Our supporters are dear to us. Whether it’s an individual who donates a few bucks each month, a group of cyclists that rides across the country to raise funds, or someone who signs a petition to make our collective voice louder and more powerful, we’re perpetually indebted to everyone who’s contributed to making health a human right.
One supporter who’s captured our imagination and continually inspires us is Erin Manuel. The 11-year-old hails from a small town in the mountains of North Carolina. She learned of PIH at the end of 2009, after her mom read Tracy Kidder’s Mountains Beyond Mountains. Two months later, the earthquake in Haiti happened. Manuel, 7 years old at the time, gave her mom the $3.08 she had saved and asked that it be donated to PIH for Haiti.
But she wasn’t satisfied with the size of her donation. So she decided to make a few bookmarks to sell at a nearby farmers market. “My first goal was $10,” she said during a recent visit to PIH’s Boston office. “Then it was $100, then $1,000.”
Manuel became a regular fixture at the farmers market—and a business-savvy entrepreneur who let market research guide her decisions. She began tracking which bookmark designs sold well (ones that feature turtles, butterflies, birds, and cats) and which didn’t. She pitched them as “great stocking stuffers” when the holidays rolled around, and sold a batch to a nearby bookstore. Altogether, she’s designed about 16 different types of bookmarks, three of which have been retired due to lackluster sales, Manuel says.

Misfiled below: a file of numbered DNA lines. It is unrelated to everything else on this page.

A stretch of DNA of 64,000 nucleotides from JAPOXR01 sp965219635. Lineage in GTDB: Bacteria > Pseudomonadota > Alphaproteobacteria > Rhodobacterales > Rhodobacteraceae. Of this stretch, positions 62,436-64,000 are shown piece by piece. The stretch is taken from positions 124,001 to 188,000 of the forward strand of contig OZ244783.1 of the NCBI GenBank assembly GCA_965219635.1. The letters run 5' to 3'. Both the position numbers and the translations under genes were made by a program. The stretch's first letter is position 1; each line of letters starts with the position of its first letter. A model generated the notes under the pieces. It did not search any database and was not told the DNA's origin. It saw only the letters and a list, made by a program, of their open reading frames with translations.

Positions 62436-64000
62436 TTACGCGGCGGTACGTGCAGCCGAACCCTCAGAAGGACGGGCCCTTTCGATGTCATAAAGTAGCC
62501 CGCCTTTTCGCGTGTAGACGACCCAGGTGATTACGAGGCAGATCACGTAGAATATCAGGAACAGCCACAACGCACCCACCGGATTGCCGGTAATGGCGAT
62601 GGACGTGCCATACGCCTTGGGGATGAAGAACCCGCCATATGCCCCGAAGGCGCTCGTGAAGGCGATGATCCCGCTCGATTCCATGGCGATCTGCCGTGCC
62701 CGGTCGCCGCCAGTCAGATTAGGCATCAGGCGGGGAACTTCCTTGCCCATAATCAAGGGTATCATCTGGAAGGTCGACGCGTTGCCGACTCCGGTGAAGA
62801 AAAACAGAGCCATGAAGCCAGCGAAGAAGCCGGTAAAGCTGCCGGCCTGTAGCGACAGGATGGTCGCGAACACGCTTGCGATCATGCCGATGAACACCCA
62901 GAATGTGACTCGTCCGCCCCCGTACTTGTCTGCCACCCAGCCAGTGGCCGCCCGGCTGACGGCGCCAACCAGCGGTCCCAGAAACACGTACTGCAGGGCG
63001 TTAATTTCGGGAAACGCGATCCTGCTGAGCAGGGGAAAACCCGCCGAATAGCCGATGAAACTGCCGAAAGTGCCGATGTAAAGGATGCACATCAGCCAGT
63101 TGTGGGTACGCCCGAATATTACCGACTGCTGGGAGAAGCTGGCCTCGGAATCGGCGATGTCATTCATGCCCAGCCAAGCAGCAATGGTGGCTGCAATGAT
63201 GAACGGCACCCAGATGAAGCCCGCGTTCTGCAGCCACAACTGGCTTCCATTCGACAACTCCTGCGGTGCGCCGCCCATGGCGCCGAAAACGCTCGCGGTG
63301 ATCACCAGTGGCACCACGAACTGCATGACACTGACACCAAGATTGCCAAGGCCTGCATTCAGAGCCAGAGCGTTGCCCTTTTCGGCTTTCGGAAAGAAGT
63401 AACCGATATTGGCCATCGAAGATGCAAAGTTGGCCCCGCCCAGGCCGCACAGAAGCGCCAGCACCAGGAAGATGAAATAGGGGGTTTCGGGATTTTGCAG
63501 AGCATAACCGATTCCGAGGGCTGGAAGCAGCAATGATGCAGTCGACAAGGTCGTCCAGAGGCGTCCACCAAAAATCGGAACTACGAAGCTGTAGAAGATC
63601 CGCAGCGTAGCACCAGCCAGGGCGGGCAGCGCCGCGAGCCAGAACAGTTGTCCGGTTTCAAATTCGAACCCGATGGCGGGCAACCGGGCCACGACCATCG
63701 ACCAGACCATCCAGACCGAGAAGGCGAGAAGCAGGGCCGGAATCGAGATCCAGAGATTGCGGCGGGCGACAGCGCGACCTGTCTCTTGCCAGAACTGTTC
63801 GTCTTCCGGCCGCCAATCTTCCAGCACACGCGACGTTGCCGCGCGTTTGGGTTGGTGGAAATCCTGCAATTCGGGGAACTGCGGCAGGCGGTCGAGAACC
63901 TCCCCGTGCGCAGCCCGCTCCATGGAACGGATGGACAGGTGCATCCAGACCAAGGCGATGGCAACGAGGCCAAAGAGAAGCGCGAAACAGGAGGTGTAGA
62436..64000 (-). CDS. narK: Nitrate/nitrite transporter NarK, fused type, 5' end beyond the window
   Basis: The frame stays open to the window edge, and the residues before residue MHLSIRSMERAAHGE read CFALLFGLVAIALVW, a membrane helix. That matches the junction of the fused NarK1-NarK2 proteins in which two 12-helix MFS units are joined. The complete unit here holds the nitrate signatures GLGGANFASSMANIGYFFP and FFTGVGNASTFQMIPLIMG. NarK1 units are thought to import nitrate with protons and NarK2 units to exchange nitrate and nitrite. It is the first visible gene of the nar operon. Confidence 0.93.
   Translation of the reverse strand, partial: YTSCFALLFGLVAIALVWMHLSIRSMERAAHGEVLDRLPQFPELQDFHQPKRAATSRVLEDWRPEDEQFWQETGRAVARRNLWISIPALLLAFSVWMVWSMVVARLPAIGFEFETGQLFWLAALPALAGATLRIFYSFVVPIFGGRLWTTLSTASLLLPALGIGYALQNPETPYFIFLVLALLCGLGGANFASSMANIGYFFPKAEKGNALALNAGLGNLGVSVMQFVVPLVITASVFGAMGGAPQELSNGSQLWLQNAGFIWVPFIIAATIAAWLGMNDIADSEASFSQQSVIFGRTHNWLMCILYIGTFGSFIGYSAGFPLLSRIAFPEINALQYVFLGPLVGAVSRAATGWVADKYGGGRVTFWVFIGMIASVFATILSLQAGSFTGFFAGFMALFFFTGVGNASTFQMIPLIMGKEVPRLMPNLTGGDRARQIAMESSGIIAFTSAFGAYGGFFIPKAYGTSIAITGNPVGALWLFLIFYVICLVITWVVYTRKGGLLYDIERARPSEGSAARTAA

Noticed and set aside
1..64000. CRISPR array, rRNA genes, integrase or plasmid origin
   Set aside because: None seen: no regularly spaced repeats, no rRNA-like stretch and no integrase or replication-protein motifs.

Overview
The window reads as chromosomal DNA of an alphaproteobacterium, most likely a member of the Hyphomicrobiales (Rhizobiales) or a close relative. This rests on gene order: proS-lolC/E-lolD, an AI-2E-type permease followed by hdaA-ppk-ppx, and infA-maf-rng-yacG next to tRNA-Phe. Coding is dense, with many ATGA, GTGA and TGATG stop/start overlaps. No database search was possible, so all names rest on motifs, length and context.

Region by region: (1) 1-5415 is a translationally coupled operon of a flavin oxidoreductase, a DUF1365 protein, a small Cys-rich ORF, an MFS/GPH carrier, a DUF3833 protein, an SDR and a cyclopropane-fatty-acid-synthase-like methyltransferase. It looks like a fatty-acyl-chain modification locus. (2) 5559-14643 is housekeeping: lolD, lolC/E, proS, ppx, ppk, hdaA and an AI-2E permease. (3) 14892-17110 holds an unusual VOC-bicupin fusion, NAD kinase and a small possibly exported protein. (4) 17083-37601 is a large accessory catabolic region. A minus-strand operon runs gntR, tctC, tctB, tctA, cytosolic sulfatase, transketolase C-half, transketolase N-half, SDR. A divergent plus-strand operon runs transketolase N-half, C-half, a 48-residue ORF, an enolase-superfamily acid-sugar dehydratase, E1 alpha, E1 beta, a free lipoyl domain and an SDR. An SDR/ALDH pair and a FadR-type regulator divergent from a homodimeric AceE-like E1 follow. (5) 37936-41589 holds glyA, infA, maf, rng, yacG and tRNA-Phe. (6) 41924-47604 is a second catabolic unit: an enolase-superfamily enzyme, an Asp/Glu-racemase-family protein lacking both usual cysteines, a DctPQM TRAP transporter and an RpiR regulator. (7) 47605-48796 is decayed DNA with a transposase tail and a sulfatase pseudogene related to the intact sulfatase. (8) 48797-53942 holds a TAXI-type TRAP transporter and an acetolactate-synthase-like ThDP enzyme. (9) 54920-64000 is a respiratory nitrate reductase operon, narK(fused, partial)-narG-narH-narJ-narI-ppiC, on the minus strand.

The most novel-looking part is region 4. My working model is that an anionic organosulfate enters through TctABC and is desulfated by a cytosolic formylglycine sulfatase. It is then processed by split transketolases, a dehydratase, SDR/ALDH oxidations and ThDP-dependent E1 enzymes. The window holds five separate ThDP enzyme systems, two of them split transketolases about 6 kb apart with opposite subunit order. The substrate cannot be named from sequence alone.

With ambitions simmering and Haiti’s recovery on her mind, Manuel decided to diversify her offerings. When she was given a camera for her 9th birthday, she began shooting beautiful nature scenes, including a plump toad perched on a railroad tie, and turning them into greeting cards. Nowadays, she has about 20 different cards for sale, all of which make for great souvenirs and postcards for those passing through North Carolina. Most recently, she’s taken up the violin. If it’s slow at the farmers market, she’s not afraid to busk the day away in hopes that a passerby will drop a buck or two in her violin case.
While Manuel, who’s entering the sixth grade this fall, says she’ll “always have a connection to PIH,” she doesn’t picture herself going into the field of medicine. Rather, she wants to be an astrophysicist or theoretical physicist.
After three years and countless bookmarks sold, Manuel has raised more than $5,000 for PIH. “I had no idea it would happen,” she says. “Now [my goal] is $10,000.”
Her fundraising efforts have been a transformative experience. “She’s such an introvert that I was a bit worried she’d freeze up when we got to the farmers market,” Erin’s mother says. “But when people have a cause they’re working toward, they can do amazing things.”